Last updated: 02:43 PM ET, Thu April 09 2015

Report: Flight Delay Picture Improves Year-Over-Year

Airlines & Airports | Rich Thomaselli | April 09, 2015

Report: Flight Delay Picture Improves Year-Over-Year

It’s reporting time for airlines, as the U.S. Department of Transportation’s Air Travel Consumer Report released its tarmac delay and on-time arrival rate figures today.

Airlines reported 16 tarmac delays of more than three hours on domestic flights, and eight tarmac delays of more than four hours on international flights in February. Nine of the reported tarmac delays involved flights departing from Dallas/Fort Worth International Airport on February 27 during a freak snow storm.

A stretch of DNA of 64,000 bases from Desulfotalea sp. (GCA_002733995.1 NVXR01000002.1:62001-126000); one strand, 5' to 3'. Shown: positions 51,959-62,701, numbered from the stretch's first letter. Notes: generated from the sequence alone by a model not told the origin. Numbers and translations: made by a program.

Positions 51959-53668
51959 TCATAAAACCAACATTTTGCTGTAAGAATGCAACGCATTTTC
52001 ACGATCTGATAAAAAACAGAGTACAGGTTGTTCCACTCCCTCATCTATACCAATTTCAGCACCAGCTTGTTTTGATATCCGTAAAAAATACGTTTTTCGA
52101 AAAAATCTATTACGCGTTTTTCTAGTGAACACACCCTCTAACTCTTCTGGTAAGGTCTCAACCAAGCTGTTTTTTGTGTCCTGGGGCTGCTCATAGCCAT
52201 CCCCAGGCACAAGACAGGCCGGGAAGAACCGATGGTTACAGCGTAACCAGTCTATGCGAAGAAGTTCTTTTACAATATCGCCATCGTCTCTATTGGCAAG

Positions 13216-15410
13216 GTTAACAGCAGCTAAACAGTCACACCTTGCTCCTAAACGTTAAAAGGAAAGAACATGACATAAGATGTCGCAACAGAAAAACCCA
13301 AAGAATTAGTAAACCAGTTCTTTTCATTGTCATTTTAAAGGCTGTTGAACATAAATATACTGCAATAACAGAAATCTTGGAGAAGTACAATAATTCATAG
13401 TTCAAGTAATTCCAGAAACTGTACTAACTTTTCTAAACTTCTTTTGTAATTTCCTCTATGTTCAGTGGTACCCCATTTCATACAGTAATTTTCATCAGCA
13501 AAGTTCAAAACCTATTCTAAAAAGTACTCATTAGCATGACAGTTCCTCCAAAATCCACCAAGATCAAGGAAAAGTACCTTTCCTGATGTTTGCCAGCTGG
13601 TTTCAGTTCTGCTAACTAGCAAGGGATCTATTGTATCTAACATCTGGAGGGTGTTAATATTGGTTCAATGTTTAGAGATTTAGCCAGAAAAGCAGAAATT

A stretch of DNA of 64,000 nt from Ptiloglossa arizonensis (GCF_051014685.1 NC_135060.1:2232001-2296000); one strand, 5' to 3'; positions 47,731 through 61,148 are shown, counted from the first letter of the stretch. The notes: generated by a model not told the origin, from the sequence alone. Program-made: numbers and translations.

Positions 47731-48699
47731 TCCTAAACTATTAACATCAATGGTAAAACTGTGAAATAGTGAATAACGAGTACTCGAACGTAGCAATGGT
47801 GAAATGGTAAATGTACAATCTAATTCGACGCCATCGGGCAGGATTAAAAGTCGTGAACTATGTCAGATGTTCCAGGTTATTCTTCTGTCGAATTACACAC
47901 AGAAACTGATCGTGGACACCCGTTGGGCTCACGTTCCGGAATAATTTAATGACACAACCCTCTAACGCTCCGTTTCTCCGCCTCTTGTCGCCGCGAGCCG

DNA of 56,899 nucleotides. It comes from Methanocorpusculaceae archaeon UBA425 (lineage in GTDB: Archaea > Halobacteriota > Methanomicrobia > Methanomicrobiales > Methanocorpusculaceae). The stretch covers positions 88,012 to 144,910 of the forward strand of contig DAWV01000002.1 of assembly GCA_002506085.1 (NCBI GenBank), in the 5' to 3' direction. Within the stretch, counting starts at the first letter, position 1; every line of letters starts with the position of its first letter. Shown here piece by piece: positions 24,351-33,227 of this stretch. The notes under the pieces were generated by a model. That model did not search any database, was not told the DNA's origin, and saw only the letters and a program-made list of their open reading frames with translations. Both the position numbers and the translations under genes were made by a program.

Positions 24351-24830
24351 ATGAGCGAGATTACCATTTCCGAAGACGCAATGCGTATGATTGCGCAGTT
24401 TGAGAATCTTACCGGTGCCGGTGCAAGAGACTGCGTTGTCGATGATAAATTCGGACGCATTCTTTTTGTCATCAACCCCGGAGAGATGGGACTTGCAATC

All of the reported tarmac delays are under investigation by the department.

Airlines operating international flights are prohibited from allowing tarmac delays at U.S. airports to last longer than four hours without giving passengers an opportunity to deplane. There is a separate three-hour limit on tarmac delays involving domestic flights. Exceptions to the time limits for both domestic and international flights are allowed only for safety, security, or air traffic control-related reasons.

DOT rules require all U.S. and foreign airlines operating at least one aircraft with 30 or more passenger seats to report lengthy tarmac delays at U.S. airports.

In addition, the nation’s largest airlines posted an on-time arrival rate of 72.8 percent in February. That’s up from the 70.7 percent on-time rate in February 2014, but down from the 76.8 percent mark in January 2015.

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